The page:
Another Slocum Site

Newport Cliff Walk

A Cure for the Common Sunday

By Cissy Yu

The Newport Cliff Walk opens at sunrise and closes at sunset, though it wouldn’t surprise me if generations of Newport high school seniors have been sneaking out here to party after dark. It’s that kind of place. Three-and-a-half miles of shoreline trails, hugging the back lawns of mansions to your right and a sheer rocky drop to your left, where you can watch the sea rolling up, turning white and, suddenly ended, breaking on the rocks. A lot of couples come here – to nest like plovers in the rocky alcoves hidden from the main trail – and families, too, and once in a while a jogger or someone out alone for a morning walk.

I visited Cliff Walk on a Sunday afternoon. Not cold, but not sunny either – the kind of day a weather professional or a photographer might call “brisk,” or “windless.” Actually, there was a wedding photographer on the Cliff Walk, with her bride and groom and chatty bridesmaids. They posed in a line on a stone staircase that led down to the rocks. People leaned from the railings to see them get photographed, and one little boy shouted congratulations from the stairway.

The first stretch of the Cliff Walk is well-paved and well-swept, and it was this stretch that also had the most walkers. For the first half mile, you could hear from across the bay the sound of a bass beat from a party on Easton Beach. I remember this beat, plus the sound of the ocean and the funny smell of sea water closer to the beach. Most mansions were hedged off from the path, or behind black fences (the sterner sort added barbed wire), but a few had open turfs that people could walk through. The mansions looked properly extravagant. Some had marble lion statues in the grass, or benches for the mansion guests to sit and watch the sea, along with the procession of ordinary people walking the Cliff Walk.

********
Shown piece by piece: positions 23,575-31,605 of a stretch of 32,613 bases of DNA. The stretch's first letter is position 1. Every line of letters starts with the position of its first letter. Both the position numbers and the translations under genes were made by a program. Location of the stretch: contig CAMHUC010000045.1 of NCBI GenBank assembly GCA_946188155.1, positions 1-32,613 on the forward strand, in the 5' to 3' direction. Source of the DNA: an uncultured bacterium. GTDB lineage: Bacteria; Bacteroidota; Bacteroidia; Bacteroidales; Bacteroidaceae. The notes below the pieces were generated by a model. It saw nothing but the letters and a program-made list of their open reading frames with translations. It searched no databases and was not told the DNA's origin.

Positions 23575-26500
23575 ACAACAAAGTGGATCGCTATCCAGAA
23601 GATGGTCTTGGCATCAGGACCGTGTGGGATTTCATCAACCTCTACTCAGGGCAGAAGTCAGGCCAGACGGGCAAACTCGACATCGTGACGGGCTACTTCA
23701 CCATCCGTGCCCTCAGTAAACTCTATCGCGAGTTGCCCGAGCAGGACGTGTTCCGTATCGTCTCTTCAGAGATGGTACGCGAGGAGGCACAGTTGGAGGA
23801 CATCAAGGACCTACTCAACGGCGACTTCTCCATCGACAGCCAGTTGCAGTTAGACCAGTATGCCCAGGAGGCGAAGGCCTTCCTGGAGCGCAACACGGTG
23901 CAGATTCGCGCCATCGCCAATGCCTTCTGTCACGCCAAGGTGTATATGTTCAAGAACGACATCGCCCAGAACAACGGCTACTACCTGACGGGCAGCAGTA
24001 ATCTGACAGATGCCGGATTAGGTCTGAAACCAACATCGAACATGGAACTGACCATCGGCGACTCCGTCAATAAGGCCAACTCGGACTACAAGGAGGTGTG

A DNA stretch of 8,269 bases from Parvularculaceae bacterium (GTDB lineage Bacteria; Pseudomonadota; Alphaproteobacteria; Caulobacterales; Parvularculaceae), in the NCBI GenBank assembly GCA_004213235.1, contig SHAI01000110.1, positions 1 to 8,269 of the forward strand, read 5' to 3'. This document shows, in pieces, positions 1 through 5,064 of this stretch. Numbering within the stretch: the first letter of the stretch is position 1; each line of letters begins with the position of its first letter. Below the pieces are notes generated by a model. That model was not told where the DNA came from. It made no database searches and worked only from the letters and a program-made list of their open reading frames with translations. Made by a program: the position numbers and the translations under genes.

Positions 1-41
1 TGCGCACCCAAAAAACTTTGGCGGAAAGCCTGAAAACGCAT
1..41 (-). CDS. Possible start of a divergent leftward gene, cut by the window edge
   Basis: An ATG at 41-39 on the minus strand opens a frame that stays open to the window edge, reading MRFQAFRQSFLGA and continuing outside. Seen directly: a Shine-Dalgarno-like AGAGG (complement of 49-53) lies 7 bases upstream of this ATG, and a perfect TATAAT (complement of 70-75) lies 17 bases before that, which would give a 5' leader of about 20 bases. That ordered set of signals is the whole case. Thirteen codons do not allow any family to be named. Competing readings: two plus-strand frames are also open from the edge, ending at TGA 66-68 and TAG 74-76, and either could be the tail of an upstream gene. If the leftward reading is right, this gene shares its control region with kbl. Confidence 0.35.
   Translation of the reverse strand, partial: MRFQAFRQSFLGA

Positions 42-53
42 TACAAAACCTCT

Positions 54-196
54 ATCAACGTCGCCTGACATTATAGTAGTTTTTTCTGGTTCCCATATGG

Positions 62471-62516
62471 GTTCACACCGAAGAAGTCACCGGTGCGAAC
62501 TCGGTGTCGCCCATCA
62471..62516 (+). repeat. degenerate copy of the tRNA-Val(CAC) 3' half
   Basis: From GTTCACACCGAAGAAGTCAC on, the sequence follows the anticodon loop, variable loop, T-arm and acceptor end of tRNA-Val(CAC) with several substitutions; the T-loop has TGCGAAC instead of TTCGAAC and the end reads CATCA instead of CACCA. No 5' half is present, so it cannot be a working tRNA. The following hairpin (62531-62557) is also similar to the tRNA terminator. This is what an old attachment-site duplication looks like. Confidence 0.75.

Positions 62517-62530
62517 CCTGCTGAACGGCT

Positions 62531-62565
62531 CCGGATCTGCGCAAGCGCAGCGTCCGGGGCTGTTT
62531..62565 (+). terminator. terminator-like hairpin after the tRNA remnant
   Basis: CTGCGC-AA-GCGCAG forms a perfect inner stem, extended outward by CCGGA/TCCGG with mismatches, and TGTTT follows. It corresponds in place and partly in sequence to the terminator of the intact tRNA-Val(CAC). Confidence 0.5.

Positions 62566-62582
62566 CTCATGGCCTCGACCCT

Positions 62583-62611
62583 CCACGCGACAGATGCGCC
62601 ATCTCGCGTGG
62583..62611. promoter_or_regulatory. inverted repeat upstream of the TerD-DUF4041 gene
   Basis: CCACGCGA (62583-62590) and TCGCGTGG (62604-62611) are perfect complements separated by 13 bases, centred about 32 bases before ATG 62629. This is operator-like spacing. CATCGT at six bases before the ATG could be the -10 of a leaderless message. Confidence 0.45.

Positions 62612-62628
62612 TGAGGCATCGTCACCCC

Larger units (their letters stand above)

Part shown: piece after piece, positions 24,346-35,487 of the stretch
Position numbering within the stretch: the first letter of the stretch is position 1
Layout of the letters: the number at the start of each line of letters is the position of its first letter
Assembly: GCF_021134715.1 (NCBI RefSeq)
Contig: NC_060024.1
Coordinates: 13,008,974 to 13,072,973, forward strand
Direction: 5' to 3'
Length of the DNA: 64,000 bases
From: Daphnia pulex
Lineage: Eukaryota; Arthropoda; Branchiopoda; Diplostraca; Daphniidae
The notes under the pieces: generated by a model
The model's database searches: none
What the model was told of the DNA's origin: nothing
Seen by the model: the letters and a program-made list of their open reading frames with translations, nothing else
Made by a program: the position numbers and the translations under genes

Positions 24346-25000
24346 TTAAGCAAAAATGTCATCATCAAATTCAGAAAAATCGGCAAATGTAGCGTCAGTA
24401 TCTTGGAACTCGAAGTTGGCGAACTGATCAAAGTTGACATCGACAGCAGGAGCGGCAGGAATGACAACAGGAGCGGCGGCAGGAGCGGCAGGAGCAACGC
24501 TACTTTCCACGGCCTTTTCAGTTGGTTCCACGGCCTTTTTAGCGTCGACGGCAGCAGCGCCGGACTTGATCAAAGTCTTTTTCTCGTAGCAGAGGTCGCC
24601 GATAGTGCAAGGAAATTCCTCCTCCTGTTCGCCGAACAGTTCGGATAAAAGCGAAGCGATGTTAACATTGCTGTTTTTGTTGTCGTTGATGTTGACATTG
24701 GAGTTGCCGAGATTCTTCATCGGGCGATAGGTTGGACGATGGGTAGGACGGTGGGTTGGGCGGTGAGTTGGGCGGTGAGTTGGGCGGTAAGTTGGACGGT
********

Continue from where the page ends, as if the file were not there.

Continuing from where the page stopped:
In the second and third miles, the path turns rocky. One section called Rough Point leads through a long patch of sandy, slabby rocks (every point of interest has a QR code on a wood post). This and other parts might be slippery in wet weather.

(And speaking of rocks, if you like geology, I did read that the rocks along this walk are very old and rarely found. They seemed good-looking to me, but I’m not a specialist.)

Walkers can leave the trail at any of the seven or so stops where a street leads away from the walk. At the Cliff Walk’s end there’s a sandy lot (QR code: “Reject’s Beach”) where the trail finally flattens out to the level of the sea. If you’re tired, you can rest there for a while. And if you like, you can photograph the beach, or the sun setting, or the shorebird floating on the sea, or the strange golden retriever who’s just run up to sniff your welcome.

Newport Cliff Walk,

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